Mystery Rummy: Escape From Alcatraz is a game by Mike Fitzgerald and Andrew Korson, published by Eagle-Gryphon Games and U.S. Games System. It is for 2-4 players. In this game, players take on the role of guards at the most infamous federal prison, Alcatraz. They will be trying to foil escape attempts by gathering information on plans and capturing mastermind and co-conspirators. This will be done by playing cards to score points. The player that can reach the point goal first will be declared the winner.
To begin, the cards should be separated by backs. Each player is given a “Foiled!” card which they will place in front of them. The Action cards are shuffled and placed face down on the table. The Plans cards are shuffled as well before being placed facedown on the table. This deck is now known as the Cell Block. Any discarded cards are spread out in a row so that the edge of each card is visible. This row is now known as Solitary. One player is chosen as the dealer. They then reveal cards until an escapee card is found. That card is placed face up beside the Solitary row. This area is now known as the Yard. The revealed cards go in the Solitary row. The dealer then deals out 10 cards to each player. Play now begins.
On a player’s turn, they must follow a series of steps. The first thing they must do is either draw 2 cards from the Cell Block or take the top card from Solitary. They may then gather information on an escape attempt through playing plan and/or escapee cards. The player is able to start a new plan if there are no cards for that particular escape plan present. The player places 3 or more matching plan cards face up in their play area. If a plan has already been started either by themself or another player, the player may play matching plan cards in their play area. I should mention a few things. There must be an equal or greater number of escapees in the yard as compared to the plans in play before a player may play a new plan. One other thing is that the player must have at least one card left in their hand for discarding. If playing a plan would deplete their hand, they can’t play it. Multiple plans may be played as lone as the aforementioned requirements are met. Once the player finishes, they must then draw a card from the top of the Action deck and follow the instructions. It is then placed face up in the discard pile. The player may also add an escapee from their hand to the yard if so desired.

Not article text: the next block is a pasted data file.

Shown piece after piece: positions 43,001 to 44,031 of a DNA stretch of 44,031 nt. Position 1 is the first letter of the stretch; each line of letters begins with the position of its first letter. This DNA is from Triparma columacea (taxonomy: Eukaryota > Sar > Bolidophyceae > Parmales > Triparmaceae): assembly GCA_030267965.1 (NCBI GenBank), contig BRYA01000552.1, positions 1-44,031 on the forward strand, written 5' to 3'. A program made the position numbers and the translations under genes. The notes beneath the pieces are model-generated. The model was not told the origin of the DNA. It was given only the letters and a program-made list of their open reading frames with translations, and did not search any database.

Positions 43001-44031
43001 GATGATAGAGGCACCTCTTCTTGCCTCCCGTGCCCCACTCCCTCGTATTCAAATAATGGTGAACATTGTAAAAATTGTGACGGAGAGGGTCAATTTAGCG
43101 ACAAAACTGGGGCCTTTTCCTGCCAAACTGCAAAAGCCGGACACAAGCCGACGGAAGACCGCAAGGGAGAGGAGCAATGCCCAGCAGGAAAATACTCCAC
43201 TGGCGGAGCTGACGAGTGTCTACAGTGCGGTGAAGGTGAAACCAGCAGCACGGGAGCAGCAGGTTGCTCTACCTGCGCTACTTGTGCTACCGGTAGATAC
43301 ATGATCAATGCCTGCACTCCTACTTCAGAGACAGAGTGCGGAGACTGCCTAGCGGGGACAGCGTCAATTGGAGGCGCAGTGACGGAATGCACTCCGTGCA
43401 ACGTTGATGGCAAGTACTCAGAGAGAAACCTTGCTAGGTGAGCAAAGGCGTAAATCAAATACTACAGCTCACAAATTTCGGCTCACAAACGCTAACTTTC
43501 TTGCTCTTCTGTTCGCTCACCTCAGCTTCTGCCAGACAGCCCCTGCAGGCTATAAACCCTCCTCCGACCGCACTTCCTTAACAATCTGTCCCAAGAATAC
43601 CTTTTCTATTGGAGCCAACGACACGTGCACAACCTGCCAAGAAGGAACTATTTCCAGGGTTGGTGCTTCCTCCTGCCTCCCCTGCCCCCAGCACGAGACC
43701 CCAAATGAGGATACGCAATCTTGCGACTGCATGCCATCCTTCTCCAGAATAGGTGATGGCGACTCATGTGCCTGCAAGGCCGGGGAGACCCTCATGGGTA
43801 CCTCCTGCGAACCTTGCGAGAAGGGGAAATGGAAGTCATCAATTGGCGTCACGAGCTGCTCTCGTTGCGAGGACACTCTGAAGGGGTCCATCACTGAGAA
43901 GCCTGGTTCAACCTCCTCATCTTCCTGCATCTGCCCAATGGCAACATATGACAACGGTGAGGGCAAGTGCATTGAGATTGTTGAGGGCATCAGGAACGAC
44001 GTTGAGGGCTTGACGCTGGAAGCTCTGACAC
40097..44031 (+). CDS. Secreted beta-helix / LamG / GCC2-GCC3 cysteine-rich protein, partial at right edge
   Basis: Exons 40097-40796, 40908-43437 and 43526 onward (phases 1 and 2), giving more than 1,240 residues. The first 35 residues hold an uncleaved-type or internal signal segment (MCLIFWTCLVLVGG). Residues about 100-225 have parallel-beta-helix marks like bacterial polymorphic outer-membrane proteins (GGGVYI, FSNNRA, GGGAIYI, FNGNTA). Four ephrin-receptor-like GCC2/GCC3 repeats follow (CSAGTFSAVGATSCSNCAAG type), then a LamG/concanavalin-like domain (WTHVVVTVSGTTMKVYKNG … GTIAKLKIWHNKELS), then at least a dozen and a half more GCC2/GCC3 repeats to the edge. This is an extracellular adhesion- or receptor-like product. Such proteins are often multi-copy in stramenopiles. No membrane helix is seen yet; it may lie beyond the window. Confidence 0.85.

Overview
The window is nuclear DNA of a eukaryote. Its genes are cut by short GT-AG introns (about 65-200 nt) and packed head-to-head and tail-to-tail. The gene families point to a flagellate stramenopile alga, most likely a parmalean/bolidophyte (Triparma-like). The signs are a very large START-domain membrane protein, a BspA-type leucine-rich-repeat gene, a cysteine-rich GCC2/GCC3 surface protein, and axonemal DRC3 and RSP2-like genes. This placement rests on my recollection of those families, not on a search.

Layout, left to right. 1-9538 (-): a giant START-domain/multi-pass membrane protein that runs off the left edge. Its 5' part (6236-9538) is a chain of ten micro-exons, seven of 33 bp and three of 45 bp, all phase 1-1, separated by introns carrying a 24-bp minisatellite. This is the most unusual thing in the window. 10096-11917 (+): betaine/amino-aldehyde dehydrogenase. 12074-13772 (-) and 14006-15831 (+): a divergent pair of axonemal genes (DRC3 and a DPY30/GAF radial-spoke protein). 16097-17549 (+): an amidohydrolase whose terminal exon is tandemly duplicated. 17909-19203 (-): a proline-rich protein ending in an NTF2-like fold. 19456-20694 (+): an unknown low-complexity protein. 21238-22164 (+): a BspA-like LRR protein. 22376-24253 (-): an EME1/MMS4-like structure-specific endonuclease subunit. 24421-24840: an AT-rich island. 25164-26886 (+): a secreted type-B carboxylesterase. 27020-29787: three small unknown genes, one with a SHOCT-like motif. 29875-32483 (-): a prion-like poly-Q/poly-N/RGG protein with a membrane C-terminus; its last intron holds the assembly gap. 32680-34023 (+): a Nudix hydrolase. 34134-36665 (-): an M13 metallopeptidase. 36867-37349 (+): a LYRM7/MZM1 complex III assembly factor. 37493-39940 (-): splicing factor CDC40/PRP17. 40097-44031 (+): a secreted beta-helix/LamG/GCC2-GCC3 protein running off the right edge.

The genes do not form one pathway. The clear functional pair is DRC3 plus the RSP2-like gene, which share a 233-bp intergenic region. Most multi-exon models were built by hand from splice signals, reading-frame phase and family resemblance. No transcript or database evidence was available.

Another thing that the player may do is to foil an escape plan. This will be how a player gains points at the end of the round. To do this, the player must make sure that the plan they wish to foil has 8 or more plan cards on the table and at least one of those plan cards must be in front of them. The player must then identify the mastermind. This is done by playing an infamous escapee whose color matches the plan or one of the generic gray edged escapees. All of the plan cards and the escapee card that was used are placed under the player’s Foiled! card. If another player has cards that match the plan already in front of them, they are then able to place these under their Foiled! cards as well. Players can also play an escapee card that matches the plan card from their hand and place it under their Foiled! card as well. A player is only allowed to foil an escape once per turn. Once the player has finished their turn, they must discard a card from their hand to Solitary. Play then passes to the next player.